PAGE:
I think many people have unrealistic internally-felt time tables, and sort of assume that they can blast away a 5-lb gain in a week, so why not put on another 5? That’s amazingly easy to do, especially if you have not actually changed your internal feeling of what a meal is. Thus the importance of the grub template (updated just this morning): once the template is internalized, it makes choosing foods (at a cafeteria, for example) much easier: small portion of protein, skip the bread and ice cream (totally refined foods), thus skipping butterfat as well. Avoid the cheese—a lump of fat disguised as food. Load up on leafy greens and vegetables cooked without fat. Look for some sort of starch that’s not potatoes (too much like refined food). Obviously no french fries, a deadly trio of a simple starch, a lot of fat, and a lot of salt. I sometimes accept cooked dried beans as a starch, though they are also a good fiber and partial protein. In fact, I’m going to start adding cooked pulse to my grub more often: I can lighten up somewhat on the other protein. (Tofu and tempeh are, of course, bean products and also complete proteins, and I use those a lot.)

People with a bad time-sense of weight loss will go a few weeks, see that little is happening, and decide, “To hell with it,” and have a big meal—and if they have not internalized the new way of eating, it will be a big meal of the very sort that created the problem in the first place. Their weight will increase, and they’ll think, “See? It just doesn’t work for me. I must have some special problem that medical science doesn’t yet understand.”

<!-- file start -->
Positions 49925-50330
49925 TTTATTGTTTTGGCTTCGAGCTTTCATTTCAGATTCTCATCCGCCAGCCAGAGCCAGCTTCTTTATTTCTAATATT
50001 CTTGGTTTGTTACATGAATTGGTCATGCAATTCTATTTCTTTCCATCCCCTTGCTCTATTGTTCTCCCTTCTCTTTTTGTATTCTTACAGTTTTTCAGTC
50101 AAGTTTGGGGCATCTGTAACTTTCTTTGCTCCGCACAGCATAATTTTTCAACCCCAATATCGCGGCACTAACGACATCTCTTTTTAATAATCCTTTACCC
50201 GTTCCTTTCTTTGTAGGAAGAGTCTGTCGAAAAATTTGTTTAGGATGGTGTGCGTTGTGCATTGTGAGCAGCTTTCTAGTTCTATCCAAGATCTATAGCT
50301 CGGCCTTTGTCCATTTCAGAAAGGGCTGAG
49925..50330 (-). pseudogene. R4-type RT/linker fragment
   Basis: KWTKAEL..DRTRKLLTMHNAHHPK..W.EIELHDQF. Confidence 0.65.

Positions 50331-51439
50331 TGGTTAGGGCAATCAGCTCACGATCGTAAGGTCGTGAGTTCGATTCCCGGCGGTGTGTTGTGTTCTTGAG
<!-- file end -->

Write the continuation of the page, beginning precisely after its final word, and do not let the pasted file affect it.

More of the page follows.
But in fact, I’m losing weight as rapidly as I ever did—indeed, more rapidly, because at this point I have a much better understanding of what I must do (in practical rather than theoretical terms) and I have had much more practice in doing it. Moreover, my gain gain to 192.9 lbs was pretty clearly from making bad choices based on the thought: “My weight is now so low, I can afford to eat some things as I once did.” That turns out to be a false dream. Instead, I should be thinking things like, “My weight is so low, I think I’ll enjoy an alternative meal, like clams and mussels with a small amount of cooked pasta and an enormous salad with 2 tsp of olive oil in the dressing and one glass of white wine.”

My goal now, once I reach 170 again, is to keep my weight between 170 and 173, which means sensible eating every day, rather than foolish eating once a week or so. The foolish eating can rapidly wipe out all that you’ve achieved and also serves to communicate to the unconscious, “Don’t give up hope! We can still eat the old way occasionally: prompt me when you see something tasty,” which means fighting (unconscious) impulses constantly. If you adopt the abstinence mindset, you won’t have the impulses—at least that seems true for me.

Written by LeisureGuy

30 June 2012 at 9:56 am

Posted in Fitness, Food, Grub